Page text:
McDaniel’s Markets was an independent supermarket chain which featured a jaunty Scotsman as their mascot and a tartan pattern as a key design element in their ads and on stores. By mid-1957, McDaniel’s had six stores, located in North Hollywood, Beverly Hills, East L.A., Maywood and Baldwin Park, according to the Los Angeles Times. That year, McDaniel’s bought out the six-store Walker’s Market chain, and between those stores and additional units built over the years, the company eventually grew to almost 25 stores. In the early 60’s McDaniel’s went bankrupt, selling their choicest locations to Food Giant Markets.*



Longs Drugs

(1959)* - View showing a Longs Drugs at 12201 Victory Blvd, which opened in 1959. The Longs chain is but a recent memory and this building now houses an Anna's Linens (Fallas). Click HERE for contemporary view.  


Historical Notes

Before being acquired by CVS Health in 2008, Longs Drugs was a chain of over 500 stores, located primarily on the West Coast of the United States. They had stores located in California, Hawaii, Nevada, Arizona, Alaska, Colorado, Oregon, and Washington, and was headquartered in Walnut Creek, California.*^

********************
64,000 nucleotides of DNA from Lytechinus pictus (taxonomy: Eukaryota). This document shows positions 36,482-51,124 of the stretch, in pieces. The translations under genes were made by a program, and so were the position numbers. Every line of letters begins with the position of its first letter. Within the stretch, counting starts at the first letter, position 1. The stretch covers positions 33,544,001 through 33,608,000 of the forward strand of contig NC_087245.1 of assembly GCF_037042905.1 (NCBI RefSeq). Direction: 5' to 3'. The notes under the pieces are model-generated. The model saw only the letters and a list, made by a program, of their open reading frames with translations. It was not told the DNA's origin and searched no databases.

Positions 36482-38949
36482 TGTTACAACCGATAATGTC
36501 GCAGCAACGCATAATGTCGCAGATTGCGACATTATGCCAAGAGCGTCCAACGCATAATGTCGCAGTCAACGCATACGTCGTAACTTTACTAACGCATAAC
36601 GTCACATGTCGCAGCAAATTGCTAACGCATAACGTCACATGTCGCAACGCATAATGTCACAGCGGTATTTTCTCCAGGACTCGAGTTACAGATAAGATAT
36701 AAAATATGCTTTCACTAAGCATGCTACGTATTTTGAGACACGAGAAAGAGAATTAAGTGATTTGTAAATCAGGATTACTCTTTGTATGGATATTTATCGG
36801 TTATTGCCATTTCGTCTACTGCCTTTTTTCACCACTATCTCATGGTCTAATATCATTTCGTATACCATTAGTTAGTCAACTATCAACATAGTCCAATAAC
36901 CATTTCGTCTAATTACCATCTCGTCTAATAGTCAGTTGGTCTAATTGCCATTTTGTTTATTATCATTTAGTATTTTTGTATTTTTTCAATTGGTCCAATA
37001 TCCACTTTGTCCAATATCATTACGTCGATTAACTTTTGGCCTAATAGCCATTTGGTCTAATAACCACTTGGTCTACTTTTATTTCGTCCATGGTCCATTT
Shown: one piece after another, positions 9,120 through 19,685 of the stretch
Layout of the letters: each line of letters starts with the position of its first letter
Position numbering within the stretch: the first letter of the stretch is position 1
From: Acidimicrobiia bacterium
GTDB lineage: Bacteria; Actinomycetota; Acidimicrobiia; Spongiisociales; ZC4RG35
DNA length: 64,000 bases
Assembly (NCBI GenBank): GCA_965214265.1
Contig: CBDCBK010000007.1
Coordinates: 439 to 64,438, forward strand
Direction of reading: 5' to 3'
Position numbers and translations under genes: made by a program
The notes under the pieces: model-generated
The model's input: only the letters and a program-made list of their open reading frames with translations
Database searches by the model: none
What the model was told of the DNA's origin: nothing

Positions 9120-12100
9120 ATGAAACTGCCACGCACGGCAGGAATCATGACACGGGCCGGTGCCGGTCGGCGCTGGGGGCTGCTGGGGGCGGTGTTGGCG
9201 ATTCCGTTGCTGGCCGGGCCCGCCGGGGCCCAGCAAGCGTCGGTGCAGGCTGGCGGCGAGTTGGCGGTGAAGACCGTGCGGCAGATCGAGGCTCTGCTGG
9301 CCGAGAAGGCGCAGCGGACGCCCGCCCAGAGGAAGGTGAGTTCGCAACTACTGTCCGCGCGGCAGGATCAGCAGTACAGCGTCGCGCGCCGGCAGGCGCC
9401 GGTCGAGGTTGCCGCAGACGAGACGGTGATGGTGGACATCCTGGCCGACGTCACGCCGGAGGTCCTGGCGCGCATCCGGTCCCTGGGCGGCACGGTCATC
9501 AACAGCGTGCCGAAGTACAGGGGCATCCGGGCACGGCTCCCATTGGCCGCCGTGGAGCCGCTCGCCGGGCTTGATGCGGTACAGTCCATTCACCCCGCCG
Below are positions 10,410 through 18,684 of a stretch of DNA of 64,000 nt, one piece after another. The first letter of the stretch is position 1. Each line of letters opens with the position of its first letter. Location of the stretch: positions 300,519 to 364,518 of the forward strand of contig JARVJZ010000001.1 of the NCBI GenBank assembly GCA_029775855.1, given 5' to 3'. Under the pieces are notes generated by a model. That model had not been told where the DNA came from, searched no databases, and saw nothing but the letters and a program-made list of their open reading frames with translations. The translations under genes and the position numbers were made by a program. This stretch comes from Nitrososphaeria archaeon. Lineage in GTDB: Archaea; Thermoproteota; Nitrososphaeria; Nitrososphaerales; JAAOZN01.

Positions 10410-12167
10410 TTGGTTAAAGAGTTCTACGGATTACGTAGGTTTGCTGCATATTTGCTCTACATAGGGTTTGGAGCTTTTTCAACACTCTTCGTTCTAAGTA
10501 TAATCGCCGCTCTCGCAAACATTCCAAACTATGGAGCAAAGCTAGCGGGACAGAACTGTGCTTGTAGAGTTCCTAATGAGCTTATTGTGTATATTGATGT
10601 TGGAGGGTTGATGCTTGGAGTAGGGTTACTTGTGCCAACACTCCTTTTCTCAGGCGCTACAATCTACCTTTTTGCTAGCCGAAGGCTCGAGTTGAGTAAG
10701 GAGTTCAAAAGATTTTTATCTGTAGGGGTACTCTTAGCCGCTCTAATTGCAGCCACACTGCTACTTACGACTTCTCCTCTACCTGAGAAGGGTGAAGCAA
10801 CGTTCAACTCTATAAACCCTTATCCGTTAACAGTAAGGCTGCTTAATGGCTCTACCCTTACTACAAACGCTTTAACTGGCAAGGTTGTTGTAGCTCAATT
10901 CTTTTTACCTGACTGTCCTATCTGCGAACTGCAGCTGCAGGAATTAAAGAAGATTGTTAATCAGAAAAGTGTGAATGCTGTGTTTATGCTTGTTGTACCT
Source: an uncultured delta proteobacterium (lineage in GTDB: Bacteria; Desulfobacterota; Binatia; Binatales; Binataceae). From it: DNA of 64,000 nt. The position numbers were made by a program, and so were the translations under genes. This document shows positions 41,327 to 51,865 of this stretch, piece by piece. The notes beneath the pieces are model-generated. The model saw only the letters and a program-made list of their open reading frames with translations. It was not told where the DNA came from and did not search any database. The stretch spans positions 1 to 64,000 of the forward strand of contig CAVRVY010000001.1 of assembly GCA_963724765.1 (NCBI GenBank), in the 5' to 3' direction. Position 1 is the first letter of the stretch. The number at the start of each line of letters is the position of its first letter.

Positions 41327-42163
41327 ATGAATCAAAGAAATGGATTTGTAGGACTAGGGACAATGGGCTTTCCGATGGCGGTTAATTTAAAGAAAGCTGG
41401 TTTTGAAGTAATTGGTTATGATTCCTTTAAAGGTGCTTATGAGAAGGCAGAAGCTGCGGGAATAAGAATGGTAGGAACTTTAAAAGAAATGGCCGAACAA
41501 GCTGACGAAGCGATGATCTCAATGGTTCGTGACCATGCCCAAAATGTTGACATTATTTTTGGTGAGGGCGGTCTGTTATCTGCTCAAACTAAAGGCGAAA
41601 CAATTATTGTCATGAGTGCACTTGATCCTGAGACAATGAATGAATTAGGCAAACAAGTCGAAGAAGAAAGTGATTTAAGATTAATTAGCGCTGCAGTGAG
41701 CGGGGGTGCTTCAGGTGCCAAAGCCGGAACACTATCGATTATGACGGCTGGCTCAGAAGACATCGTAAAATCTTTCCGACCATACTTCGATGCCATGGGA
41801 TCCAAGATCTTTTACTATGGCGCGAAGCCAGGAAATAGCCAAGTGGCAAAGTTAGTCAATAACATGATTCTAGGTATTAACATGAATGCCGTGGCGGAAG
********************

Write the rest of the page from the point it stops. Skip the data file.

LA Federal Savings and Loan

(1960)* - View of the LA Federal Savings and Loan Building under construction located near the Hollywood Freeway at Victory Boulevard adjacent to the Valley Plaza. Longs Drug Store can be seen in the lower left.  


Historical Notes

At 165-feet tall and 35-feet wide, it was the tallest building in the San Fernando Valley when its steel frame and precast wall sections rose out of the Valley Plaza Shopping Center in 1960. In those days its 100 thriving stores and shops made up what was believed to be the largest retail complex west of Chicago.^^^